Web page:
Cape Town is in the middle of a serious water shortage. Experts say it's the result of below-average rainfall three years in a row: nothing anyone could have expected or predicted. The last time an extended dry period like this was recorded was the four-year period of 1930 to 1933, 84 years ago and before most of us can remember!
Winter Rainfall Region
Cape Town’s water supply comes from several dams which were below 40% full at the beginning of October, the end of the rainy season; not enough to see it through the dry summer season ahead.
Should it not rain at all between now and April 2018, Cape Town may run out of water.
Various plans have been put in place, including drilling of extra boreholes, constructing of a desalination plant to extract fresh water from seawater and so on.
Cape Town residents are already facing very strict water restrictions and may only use 87 litres per person per day.
Tourists Numbers Not an Issue
Even in peak season, international tourists account for only 1% of the population of Cape Town at any given time – an almost negligible impact on the city’s water supply.
“It is important to clarify that tourists will not have a significant impact on water consumption in the Western Cape,” says Russel Brueton, Chief Communications Officer at Wesgro. *
Most hotels have made strong inroads in saving water consumption and ensuring water supply for tourists remains uninterrupted.
Water-Saving Measures in Place
One accommodation source confirmed that they are exploring all alternative sources of water. They have installed storage tanks and have arranged non-potable water supplies from a nearby town.
Drinking water is being stockpiled and every assurance is being given that water collection points will be available throughout the City should the need arise.
Another source has taken active steps to reduce their carbon footprint:
- All grey water is caught and kept in an underground tank and used for irrigation.
- They have installed aerators in all water fittings, reducing usage from 8 litres to 1.3 litres a minute on basin taps and in showers from 14 – 20 litres of water per minute to only six.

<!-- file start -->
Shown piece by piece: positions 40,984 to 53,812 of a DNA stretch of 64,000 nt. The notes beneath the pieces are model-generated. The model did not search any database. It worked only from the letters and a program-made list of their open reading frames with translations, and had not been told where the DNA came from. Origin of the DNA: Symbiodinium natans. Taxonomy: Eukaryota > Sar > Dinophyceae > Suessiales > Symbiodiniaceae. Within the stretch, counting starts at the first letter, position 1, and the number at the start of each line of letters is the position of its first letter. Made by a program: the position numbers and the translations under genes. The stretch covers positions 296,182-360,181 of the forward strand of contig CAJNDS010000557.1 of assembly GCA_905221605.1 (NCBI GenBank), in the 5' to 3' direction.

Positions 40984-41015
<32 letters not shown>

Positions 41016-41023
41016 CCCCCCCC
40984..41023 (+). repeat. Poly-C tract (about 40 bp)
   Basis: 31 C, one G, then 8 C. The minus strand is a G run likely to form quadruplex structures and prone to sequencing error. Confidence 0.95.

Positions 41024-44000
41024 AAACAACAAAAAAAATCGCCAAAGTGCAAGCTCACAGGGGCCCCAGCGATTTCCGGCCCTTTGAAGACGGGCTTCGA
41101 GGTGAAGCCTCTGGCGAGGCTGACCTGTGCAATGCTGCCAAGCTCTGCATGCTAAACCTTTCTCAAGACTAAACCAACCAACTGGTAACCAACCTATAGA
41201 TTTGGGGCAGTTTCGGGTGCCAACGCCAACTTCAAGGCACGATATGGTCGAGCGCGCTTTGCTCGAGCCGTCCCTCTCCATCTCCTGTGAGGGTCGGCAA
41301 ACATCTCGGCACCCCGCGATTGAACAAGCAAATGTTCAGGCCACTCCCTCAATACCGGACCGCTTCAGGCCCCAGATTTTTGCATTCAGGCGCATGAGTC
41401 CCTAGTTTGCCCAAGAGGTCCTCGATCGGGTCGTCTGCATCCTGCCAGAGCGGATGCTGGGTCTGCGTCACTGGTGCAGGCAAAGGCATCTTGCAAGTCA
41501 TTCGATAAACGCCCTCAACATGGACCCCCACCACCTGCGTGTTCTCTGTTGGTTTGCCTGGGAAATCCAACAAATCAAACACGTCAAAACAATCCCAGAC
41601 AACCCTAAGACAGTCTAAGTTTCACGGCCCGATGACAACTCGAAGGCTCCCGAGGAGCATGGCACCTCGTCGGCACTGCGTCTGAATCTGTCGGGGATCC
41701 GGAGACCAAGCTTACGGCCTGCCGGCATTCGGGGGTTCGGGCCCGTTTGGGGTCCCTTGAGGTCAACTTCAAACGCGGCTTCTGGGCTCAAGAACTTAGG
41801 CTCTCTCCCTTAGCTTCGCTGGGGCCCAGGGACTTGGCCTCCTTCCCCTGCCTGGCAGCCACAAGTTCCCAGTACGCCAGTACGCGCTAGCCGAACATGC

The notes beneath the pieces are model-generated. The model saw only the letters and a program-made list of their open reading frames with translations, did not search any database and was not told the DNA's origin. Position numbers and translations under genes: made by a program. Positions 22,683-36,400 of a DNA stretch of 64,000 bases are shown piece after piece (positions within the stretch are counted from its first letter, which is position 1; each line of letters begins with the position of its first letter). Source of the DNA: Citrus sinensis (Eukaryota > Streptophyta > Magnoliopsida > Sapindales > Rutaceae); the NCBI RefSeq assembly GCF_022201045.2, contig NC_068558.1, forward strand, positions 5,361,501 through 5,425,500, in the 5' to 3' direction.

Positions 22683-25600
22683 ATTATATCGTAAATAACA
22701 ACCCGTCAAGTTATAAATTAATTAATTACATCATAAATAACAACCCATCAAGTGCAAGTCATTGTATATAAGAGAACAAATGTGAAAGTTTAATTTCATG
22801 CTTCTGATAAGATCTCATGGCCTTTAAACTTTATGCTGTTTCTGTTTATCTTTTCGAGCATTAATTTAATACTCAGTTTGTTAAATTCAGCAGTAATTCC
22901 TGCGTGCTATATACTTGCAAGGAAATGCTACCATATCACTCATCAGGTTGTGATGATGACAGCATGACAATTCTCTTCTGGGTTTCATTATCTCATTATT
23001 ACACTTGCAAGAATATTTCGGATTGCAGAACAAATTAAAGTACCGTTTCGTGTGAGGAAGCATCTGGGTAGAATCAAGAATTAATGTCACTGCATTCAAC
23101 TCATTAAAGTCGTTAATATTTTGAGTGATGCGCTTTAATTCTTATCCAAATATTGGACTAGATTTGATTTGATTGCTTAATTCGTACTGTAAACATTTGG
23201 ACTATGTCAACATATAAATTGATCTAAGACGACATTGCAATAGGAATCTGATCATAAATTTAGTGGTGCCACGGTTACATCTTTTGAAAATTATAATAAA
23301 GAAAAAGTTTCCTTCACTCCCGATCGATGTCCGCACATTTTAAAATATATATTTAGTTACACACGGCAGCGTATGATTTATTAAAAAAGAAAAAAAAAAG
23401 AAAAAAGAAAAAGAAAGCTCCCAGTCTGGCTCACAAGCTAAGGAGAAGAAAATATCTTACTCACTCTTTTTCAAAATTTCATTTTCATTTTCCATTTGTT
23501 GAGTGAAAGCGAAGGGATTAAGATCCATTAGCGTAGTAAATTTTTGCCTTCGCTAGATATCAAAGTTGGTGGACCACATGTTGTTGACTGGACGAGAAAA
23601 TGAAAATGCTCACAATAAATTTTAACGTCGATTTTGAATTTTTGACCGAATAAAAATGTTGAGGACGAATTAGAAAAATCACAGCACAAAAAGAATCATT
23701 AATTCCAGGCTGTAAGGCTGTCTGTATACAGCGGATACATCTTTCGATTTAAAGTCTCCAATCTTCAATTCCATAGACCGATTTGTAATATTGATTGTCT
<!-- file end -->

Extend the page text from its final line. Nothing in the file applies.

- They have drilled a borehole (well point) that yields well.
- At considerable expense, they are constructing a filtration plant which, when completed, will be analysed and certified safe for human consumption. The interim and long-term benefits are enormous and now they can rest easy.
Interruptions Not Likely in Tourism Hotspots
Outlying residential areas (the biggest water-usage culprits at 66%) and high-use industrial areas are more likely to experience interruptions than the City Bowl, Waterfront, Atlantic Seaboard and other areas popular with tourists.
Should the city run dry completely, more drastic interventions will be required, but drinking water will remain available because many establishments and even supermarkets are already stockpiling drinking water, in case of emergency.
Best Case vs Worst Case
At worst, water for showering may be restricted to certain hours a day. But drinking water will never be a problem.
At best, the water situation will not impact on your overall enjoyment of the myriad activities, beaches, wining and dining and scenery that Cape Town is world-famous for.
Still One of the Most Beautiful Cities in the World
Oddly enough, the Mother City still looks as good as ever. There has been enough rainfall to keep everything green, just not enough in the catchment areas to fill the dams.
Best Places to Stay
We would advise you to book accommodation within the City Bowl & Waterfront, rather than in the outlying suburbs which may bear the brunt of tightened restrictions in the months ahead.
Cape Town Stacks Up Well Worldwide
SE Queensland, Australia, was one of the most water-efficient areas in the western world after their “Millenium Drought” (2006 – 2008) managed to get residents to cut their water usage from 300 litres per person per day to just 129 litres. Cape Town is currently below 100 litres per person per day and less.
Cape Town’s “Only in Cape Town” campaign tops South East Queensland’s, making Cape Town one of the best water-saving cities in the world. At the C40 Cities Award in Paris in 2015, Cape Town’s Water Conservation and Water Demand Management Programme won 1st prize, trumping 91 cities including Paris and Copenhagen. **
The bottom line is: the water shortage should not stop you from visiting the beautiful city of Cape Town.
*Source: Tourism Update
By 22 Nov 2017,